Brazilian Independence Day celebrations were marked Monday by the extra security surrounding President Dilma Rousseff during the ceremonies in Brasilia. Rousseff, in the official Rolls Royce with the top down and wearing the presidential ribbon, led the military parade for 2 kilometers before taking part in the program of events prepared by the armed forces.
Rousseff's security was increased following the report by pro-government lawmaker Paulo Pimenta about a message threatening the president with death that was posted on YouTube by a former opposition candidate for Congress.
The president did not give a speech, and the traditional address on national radio and television was reduced this year to a message on social networks, in order to avoid, according to sources close to Rousseff and cited in the press, the massive banging of pots and pans that was heard during some of her other speeches.
Rousseff faces a tough situation this year with official projections of a 1.49% contraction of the economy and with inflation expected to reach 9%, plus a political crisis aggravated by cases of corruption within the state-run oil company Petrobras that has demolished the reputation of her Workers Party.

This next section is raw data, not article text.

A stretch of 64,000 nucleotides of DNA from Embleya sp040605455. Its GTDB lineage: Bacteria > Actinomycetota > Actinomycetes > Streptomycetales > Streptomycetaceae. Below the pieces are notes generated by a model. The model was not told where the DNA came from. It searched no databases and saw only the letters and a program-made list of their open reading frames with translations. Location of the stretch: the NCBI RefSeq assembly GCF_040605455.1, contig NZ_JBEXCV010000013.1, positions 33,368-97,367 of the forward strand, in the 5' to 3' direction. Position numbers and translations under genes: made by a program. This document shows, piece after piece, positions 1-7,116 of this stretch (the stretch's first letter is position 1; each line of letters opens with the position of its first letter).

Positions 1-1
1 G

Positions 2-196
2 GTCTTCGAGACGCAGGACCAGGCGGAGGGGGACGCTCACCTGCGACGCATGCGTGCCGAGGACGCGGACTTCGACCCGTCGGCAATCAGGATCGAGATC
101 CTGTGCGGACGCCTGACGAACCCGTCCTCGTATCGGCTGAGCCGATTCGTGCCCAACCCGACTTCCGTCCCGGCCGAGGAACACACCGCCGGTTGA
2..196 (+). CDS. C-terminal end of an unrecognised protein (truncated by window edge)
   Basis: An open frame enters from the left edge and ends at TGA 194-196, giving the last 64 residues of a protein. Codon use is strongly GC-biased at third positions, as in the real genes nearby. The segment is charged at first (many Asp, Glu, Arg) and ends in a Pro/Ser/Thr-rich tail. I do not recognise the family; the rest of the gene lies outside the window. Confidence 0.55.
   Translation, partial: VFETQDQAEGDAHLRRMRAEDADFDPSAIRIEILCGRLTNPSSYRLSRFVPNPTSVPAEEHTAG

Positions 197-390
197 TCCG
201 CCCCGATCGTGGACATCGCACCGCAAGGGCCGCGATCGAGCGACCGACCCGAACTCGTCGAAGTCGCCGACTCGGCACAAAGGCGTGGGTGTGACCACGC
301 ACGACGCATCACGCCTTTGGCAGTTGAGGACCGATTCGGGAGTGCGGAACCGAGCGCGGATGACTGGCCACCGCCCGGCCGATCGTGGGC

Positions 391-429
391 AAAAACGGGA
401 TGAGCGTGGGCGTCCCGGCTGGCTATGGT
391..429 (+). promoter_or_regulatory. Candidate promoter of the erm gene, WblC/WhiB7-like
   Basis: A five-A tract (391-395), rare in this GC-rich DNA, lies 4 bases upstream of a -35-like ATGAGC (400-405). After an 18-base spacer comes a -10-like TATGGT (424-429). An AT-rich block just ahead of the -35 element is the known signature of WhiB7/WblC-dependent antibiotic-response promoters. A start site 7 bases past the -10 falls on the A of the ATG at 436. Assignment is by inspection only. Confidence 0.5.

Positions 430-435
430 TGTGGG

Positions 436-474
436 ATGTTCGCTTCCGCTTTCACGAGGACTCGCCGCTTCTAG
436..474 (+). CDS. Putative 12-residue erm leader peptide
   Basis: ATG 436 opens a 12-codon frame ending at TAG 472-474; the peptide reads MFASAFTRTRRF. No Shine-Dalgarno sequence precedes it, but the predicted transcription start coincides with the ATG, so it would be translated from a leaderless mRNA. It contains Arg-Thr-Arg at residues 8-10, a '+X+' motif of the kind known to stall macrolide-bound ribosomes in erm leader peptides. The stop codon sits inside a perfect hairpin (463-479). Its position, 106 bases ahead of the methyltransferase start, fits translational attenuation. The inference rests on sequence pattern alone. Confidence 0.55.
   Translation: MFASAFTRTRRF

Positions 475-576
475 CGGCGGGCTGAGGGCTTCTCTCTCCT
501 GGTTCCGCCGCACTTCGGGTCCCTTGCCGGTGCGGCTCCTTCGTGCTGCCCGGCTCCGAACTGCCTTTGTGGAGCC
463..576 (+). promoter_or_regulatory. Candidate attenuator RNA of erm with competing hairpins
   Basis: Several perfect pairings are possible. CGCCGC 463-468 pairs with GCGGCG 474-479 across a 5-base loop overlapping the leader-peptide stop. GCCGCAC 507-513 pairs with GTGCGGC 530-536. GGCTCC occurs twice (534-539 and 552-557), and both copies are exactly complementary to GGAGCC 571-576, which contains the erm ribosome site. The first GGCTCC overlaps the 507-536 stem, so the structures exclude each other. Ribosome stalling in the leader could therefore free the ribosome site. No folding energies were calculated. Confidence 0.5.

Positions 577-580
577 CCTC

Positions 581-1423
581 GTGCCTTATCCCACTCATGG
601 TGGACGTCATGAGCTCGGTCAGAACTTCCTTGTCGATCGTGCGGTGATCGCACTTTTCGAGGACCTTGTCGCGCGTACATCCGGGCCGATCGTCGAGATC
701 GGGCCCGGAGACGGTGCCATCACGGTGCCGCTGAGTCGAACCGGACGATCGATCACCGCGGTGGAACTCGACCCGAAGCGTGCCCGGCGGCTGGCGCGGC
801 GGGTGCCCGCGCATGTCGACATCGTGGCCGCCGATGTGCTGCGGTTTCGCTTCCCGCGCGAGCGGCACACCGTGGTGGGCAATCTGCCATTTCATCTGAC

With an approval rating of 7%, according to the latest surveys, Rousseff governs with a fragmented Congress in which her main ally, the PMDB party of Vice President Michel Temer, is divided.
While Rousseff took part in the official ceremonies together with other authorities, demonstrations were held near the Esplanade of Ministries both for and against the government.
In Brazil's two largest cities, Sao Paulo and Rio de Janeiro, military parades and events went off without incident in celebration of the nation's 193 years of independence.
Doing the rounds on social networks over the past week were a number of calls to join anti-government marches on Monday like the massive ones held earlier this year, but they failed to get anything like the same response.